Mr. Biden outlined in his announcement the monumental tasks ahead of Dr. Cardona, including helping the nation “address systemic inequities, tackle the mental health crisis in our education system, give educators a well-deserved raise, ease the burden of education debt, and secure high-quality, universal pre-K for every three- and four year-old in the country.”
Dr. Cardona will also have to wrestle with factionalism within his own party on core education issues, like charter schools, teachers’ unions and standardized tests, somehow meshing his own inclinations with Mr. Biden’s promises.
Mr. Biden, for instance, raised questions about the role of charters during his presidential campaign. Dr. Cardona has been more measured. Ms. Toll said she found him to be “neither pro-charter or anti-charter,” and more concerned with individual school quality.
Ms. DeVos’s role as a political boogeyman allowed Democrats to paper over the deep differences in opinion on standardized testing, public funding of charter schools and the ability of parents to chose the schools their children attend. Union leaders and left-leaning charter organizations alike regarded Ms. DeVos as a real threat to public education.
Dr. Cardona would have to confront some of those issues shortly after confirmation, including whether to allow states to cancel standardized testing during the pandemic.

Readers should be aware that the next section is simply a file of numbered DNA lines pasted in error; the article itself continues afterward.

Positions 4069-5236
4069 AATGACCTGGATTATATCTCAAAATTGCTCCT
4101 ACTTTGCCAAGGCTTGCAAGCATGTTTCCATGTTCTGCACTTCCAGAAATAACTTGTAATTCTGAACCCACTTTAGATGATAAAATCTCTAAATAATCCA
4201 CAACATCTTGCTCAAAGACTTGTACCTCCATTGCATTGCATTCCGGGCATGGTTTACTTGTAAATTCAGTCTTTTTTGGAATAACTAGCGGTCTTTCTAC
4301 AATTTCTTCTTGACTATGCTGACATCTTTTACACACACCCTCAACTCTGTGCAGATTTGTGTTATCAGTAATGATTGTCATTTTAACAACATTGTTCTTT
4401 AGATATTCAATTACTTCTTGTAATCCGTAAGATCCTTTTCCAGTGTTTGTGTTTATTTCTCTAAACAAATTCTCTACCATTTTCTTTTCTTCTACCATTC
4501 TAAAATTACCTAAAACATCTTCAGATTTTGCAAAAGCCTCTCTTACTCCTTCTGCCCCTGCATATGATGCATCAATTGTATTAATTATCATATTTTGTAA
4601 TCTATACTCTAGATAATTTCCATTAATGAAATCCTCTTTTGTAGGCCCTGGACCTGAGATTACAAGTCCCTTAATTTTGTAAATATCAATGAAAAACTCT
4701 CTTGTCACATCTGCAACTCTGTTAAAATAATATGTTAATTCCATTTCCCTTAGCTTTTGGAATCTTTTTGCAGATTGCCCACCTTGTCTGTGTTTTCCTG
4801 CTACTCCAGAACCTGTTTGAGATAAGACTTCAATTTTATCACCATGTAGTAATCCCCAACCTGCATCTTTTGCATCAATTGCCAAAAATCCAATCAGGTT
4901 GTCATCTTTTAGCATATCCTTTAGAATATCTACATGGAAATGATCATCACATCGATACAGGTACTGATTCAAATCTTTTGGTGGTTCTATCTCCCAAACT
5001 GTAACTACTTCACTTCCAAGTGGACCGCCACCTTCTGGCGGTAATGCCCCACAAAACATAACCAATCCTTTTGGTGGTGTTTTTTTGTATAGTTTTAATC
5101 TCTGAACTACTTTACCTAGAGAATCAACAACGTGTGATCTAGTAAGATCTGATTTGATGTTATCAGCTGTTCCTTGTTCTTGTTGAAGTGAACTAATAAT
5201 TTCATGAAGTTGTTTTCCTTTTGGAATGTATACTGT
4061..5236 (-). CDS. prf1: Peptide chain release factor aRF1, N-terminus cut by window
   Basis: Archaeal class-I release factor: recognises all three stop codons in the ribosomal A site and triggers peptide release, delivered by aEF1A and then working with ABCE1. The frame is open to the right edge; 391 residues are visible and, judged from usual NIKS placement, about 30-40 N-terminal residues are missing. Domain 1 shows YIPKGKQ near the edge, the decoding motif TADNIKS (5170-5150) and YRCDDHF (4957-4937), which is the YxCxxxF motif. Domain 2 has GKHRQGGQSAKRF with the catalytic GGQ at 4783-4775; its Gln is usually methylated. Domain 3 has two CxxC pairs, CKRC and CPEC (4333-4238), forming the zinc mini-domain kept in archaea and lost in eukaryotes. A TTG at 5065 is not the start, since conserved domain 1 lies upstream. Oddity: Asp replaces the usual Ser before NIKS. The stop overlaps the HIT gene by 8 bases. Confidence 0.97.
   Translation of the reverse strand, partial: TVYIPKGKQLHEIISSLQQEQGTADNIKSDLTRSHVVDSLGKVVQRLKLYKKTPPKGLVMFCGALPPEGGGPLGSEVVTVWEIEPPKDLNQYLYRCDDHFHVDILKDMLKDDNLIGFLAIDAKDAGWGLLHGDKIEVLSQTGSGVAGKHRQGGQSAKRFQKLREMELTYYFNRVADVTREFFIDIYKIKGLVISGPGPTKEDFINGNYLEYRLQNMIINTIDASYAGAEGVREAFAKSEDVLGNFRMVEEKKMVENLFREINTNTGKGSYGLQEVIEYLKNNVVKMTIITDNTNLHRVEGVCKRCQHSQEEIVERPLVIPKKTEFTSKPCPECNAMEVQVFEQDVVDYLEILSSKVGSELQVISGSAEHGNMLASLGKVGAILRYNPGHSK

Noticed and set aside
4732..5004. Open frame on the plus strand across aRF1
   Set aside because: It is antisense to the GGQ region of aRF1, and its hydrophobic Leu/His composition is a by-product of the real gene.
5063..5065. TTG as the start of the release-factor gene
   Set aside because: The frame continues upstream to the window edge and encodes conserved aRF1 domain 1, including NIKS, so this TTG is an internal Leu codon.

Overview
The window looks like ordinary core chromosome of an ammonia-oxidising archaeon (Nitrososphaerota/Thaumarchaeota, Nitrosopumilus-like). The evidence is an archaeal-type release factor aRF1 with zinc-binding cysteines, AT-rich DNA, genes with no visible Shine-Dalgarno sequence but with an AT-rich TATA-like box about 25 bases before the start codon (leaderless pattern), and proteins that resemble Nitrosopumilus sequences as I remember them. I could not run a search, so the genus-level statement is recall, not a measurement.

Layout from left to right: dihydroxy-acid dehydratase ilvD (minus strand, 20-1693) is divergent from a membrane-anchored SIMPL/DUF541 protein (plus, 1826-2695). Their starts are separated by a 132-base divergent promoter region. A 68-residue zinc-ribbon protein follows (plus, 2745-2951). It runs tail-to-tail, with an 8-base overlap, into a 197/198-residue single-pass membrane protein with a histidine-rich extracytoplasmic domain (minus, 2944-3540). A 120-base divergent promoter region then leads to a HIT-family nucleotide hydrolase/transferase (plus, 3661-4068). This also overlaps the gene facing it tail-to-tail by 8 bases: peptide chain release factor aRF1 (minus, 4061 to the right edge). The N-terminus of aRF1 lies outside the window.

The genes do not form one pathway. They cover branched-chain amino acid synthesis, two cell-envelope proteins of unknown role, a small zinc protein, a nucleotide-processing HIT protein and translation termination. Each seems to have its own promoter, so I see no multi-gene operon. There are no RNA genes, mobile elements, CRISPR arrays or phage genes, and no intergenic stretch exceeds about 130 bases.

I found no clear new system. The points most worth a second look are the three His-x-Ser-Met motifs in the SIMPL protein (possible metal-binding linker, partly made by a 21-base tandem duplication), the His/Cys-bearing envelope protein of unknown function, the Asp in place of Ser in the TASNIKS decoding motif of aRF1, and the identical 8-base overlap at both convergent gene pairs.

The Presidential Transition
For now, his expected nomination comes in a honeymoon period. Randi Weingarten, the president of the American Federation of Teachers, a national union, heralded Dr. Cardona’s “deep respect for educators and their unions.” Jeanne Allen, who runs the Center for Education Reform and is a frequent critic of unions, called the selection “good news.”
Dr. Cardona, 45, was appointed Connecticut’s first Latino commissioner of education in 2019 after two decades of experience as a public school educator, starting in a Meriden, Conn., elementary school classroom. He also served as a principal for a decade, among the youngest in the state, and as an assistant superintendent in Meriden. He was also an adjunct professor at the University of Connecticut, where he received his doctorate.